Washington Prowler

Capital Surprises

Who’s up for HHS and Treasury? Howie Dean prepares to speak. John Kerry’s new perch.

By 12.6.04

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CABINET SPARKLERS
Gossip inside the White House has James Towey, current director of the Office of Faith-Based and Community Initiatives, slotted as the next Secretary of Health and Human Services. Towey, who has been a low-key member of President Bush's team, has experience in the field, having run Florida's health and social services department back when Lawton Chiles was governor.

If Towey is in fact nominated to replace Gov. Tommy Thompson, it would be one of the surprise nominations coming out of the Bush White House. The HHS post is thought to be the favored slot for Dr. Mark McClellan, who currently oversees the President's prescription drug program inside HHS. McClellan has been the odds on favorite for the job for months, having built up a résumé as chairman of the FDA, and his close relationship to the President. He still may get the job, but a Towey nomination now appears to be more logical given some of Bush's recent surprising picks for Justice, Commerce, and White House counsel.

There may be another surprise coming down the pike. For all of the buzz about former Sen. Phil Gramm being in line to replace John Snow</ B> as Treasury Secretary, there is just as much, if not more, about Chief of Staff Andy Card getting the nod. The reception of a Card nomination to Treasury would be met with a wall of silence from Wall Street, however.

"There is no interest in a Card Treasury nomination," says an investment banker in New York. "He has no reputation up here, and that isn't a good thing. We need someone we know and trust in that slot. Snow is that guy, but if he isn't the President's cup of tea, then the President can make a change. But it should be someone who knows Treasury and Wall Street."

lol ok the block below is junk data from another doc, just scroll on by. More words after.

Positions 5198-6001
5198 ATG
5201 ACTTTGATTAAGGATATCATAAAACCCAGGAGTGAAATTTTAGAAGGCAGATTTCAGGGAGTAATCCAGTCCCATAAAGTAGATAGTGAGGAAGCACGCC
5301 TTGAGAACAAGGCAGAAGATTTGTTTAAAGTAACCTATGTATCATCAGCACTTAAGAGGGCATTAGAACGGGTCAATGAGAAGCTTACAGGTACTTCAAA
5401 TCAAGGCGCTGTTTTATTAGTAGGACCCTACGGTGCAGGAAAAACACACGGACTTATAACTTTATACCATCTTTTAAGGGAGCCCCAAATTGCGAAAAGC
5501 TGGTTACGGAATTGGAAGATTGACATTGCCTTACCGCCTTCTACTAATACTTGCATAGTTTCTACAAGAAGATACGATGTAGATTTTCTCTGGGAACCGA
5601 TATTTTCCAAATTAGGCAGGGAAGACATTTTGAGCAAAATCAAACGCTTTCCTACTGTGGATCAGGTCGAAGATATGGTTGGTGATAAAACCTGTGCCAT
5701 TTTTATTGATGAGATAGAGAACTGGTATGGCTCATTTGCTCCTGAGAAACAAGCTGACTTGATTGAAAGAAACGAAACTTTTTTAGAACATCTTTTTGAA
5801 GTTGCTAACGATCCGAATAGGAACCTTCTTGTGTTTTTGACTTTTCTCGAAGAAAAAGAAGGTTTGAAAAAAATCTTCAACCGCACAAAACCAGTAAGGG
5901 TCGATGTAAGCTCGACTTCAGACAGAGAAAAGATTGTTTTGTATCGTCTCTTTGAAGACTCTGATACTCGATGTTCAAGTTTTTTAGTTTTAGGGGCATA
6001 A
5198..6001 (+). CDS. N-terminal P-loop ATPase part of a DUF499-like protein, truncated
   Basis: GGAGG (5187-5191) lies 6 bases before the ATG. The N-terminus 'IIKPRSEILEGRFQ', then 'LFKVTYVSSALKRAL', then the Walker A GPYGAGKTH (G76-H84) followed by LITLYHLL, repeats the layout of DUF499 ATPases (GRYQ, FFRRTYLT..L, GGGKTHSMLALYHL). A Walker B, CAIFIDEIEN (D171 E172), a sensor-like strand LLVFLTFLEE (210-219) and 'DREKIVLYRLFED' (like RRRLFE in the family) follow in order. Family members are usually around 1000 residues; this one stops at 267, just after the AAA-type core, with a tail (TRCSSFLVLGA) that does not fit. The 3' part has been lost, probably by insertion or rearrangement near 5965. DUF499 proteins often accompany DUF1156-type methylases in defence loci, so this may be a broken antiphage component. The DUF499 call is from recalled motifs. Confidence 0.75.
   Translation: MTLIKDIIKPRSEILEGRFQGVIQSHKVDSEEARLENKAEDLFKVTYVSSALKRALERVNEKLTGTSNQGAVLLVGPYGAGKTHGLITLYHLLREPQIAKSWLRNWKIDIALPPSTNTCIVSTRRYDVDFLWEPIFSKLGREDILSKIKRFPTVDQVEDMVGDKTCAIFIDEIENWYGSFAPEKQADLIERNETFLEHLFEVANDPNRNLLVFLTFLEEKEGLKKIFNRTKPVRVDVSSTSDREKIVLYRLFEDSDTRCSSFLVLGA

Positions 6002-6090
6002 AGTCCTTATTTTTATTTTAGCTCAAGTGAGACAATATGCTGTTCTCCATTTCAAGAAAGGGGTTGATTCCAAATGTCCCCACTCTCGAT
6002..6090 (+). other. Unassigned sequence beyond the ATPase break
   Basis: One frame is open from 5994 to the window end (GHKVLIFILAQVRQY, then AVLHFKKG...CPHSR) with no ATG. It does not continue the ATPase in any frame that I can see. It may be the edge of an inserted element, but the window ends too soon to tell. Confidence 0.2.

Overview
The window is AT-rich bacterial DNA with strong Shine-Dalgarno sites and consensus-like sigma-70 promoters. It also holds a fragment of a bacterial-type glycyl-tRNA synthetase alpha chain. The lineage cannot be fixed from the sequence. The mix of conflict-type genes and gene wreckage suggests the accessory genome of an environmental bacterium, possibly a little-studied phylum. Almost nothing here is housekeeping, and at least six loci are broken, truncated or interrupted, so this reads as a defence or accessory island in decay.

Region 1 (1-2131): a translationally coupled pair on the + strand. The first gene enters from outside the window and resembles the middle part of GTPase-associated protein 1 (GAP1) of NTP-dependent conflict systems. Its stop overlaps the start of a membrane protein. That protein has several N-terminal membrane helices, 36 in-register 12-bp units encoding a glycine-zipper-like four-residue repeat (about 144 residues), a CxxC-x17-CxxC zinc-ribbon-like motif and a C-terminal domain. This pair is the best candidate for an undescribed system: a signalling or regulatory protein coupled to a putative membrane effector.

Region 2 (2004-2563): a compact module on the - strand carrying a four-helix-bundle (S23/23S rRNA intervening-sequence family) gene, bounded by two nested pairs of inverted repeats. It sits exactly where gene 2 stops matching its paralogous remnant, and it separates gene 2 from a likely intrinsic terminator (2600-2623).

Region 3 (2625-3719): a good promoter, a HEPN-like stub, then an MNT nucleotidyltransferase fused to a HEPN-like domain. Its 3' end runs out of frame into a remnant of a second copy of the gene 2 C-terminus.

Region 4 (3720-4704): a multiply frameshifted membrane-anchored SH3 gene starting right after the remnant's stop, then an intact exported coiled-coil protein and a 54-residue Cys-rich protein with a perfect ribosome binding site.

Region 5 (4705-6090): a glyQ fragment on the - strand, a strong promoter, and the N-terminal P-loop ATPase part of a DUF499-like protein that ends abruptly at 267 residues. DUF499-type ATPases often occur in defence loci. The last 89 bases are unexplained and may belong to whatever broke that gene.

NICE AND EASY DOES IT
Make way for another rip-snorting diatribe from former Vermont Gov. Howie Dean on Wednesday in Washington, D.C. Actually, don't get your hopes up: the speech he's expected to make at George Washington University isn't likely to include fireworks.

"This is the kinder, gentler Dean who is running for head of the DNC," says a former campaign staffer. "No screaming here."

Dean is scheduled to speak about the future of the Democratic Party, which surprisingly includes a lot on Dean's importance to the party's survival. But rather than running as a leftist candidate, as he did for the Democratic presidential nomination, Dean intends to run this campaign as a centrist.

"Dean can't afford to look too goofy to the Democratic establishment," says the former aide. "People in the DNC know very well how Dean lost his edge in Iowa. They will be looking for the same implosion. This man is savvy enough not to go all out no matter what the crowd may be there to see."

For all of Dean's makeover attempts, though, few inside the DNC think the former presidential aspirant has a serious chance of winning control of the party. "People will listen to what he has to say, because he seemed to catch lightning in a bottle with young people and low-end donors," says a DNC fundraiser. "But no one believes this guy is the candidate to bring us to the promised land."

JEAN-FRANÇOIS PACS IT IN
Look for Sen. John Kerry to seed his new leadership PAC with about $5 million of the $15 million remaining in his presidential election fund. Over the weekend, it was announced that Kerry was hiring John Giesser, to head the PAC. Giesser is a former adviser to his campaign and a former associate of Kerry's closest political advisers, Michael Whouley and John Sasso.

The PAC, which is as-yet unnamed, is expected to have one of the richest startups on Capitol Hill, and ensures that Kerry will at least attempt to remain a political player in both the Senate, as well as the House. Leadership PACs are set up to provide donations to both national, as well as state and local candidates. Often, the PACs are used to gain political chits to call in later. For example, during the campaign, Sen. Harry Reid provided more than $4 million of his leadership PAC money to the Democratic Senatorial Campaign Committee, virtually ensuring his hold on his leadership position. Sen. Hillary Rodham Clinton has a leadership PAC, HILLPAC, which operates in a similar manner.

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